On the street
Yes, I would, because I have a hard time taking stuff to the recycling center … I wouldn’t want to pay an exorbitant amount.
Less than a month after city commissioners said they were content to leave the future of curbside recycling to private industry, the largest recycler in the Midwest has announced plans for an aggressive program in Lawrence.
Kansas City, Kan.-based Deffenbaugh Industries announced Friday that it will begin offering a weekly curbside recycling program for $4.95 per month, and will not require customers to do any sorting of their recyclable materials.
“We’re going to come in here with a single-stream system, which means we’re going to provide a 65-gallon cart, pick it up on the same day of their trash service, and we’ll do all the sorting here at our plant,” said Tom Coffman, senior vice president with Deffenbaugh.
The program is scheduled to begin on March 16. The system will allow customers to recycle most common items — Nos. 1-7 plastics, aluminum, cardboard, chipboard, steel cans, newspapers, catalogs, and mixed office paper — but not glass.
The $4.95 per month rate — which does not require a contract — is less than half of what other private curbside companies in Lawrence are charging for weekly pickup. That has representatives with some of the five private companies operating in Lawrence wondering whether Deffenbaugh’s program is part of a longer-term strategy to convince the city to let it operate the municipally run trash service.
“The only thing I can see is that they ultimately want to start picking up the city’s trash, too,” said Traci Trent, an owner of Tree Hugger Recycling. “We’ll keep on trying to make our business work, but we’re so small and they are so big. I think this will cause more people to recycle, and that is great. But it does have a little bit of a sting to it.”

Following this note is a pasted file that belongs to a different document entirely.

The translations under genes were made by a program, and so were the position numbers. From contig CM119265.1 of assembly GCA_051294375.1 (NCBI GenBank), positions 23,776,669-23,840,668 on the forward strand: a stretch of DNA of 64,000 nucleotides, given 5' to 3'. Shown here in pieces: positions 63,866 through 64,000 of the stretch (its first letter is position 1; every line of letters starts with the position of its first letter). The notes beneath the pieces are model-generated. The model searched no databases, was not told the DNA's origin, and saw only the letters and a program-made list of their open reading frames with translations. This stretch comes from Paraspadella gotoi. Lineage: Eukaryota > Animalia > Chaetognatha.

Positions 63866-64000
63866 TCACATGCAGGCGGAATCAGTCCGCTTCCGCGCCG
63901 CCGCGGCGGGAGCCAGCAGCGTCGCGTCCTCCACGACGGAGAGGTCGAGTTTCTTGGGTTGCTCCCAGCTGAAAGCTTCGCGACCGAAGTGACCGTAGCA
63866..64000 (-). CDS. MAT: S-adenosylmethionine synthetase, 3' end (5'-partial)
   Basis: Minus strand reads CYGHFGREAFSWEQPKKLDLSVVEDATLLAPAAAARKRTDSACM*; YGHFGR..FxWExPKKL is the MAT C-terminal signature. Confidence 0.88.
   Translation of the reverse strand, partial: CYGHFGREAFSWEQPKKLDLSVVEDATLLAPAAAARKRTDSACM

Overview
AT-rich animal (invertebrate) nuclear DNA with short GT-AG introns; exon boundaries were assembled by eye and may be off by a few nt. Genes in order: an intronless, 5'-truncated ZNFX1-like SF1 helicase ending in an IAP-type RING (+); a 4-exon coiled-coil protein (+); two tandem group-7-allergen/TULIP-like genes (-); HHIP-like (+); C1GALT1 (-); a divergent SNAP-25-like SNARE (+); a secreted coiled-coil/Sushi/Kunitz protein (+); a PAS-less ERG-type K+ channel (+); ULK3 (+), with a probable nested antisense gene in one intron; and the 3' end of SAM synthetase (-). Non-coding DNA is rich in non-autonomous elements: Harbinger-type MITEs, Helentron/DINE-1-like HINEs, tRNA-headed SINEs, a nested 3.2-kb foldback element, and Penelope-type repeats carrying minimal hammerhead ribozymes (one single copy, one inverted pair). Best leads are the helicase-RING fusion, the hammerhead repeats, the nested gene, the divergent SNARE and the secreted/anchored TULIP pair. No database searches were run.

Lawrence will be the only city that Deffenbaugh offers a curbside recycling program in without also providing trash service. But Coffman said Deffenbaugh hasn’t had discussions with the city about taking over the trash service.
“That would have to be something generated by the city,” Coffman said. “From everything we know, the city does a great job of hauling residential trash.”
City Commissioner Mike Dever said he was pleased to see more activity in the Lawrence market. He said Lawrence likely was benefiting from the fact Deffenbaugh already has invested in a multimillion-dollar sorting facility for its recylables. The $4.95 per month cost is significantly less than what the city estimated it could provide a service for.
The facility, in Wyandotte County near the Kansas River, sorts and bundles the recyclables and then sells them to manufacturers across the world. Coffman said much of the material is sold to China, where it is used in everything from containers to clothes.
The new curbside service — like the others — is completely voluntary. But Coffman said he expects the service will help the city increase its recycling rate.
“Our experience has been that when you have an effective single-stream system available, your volume of recyclables just goes through the roof,” Coffman said.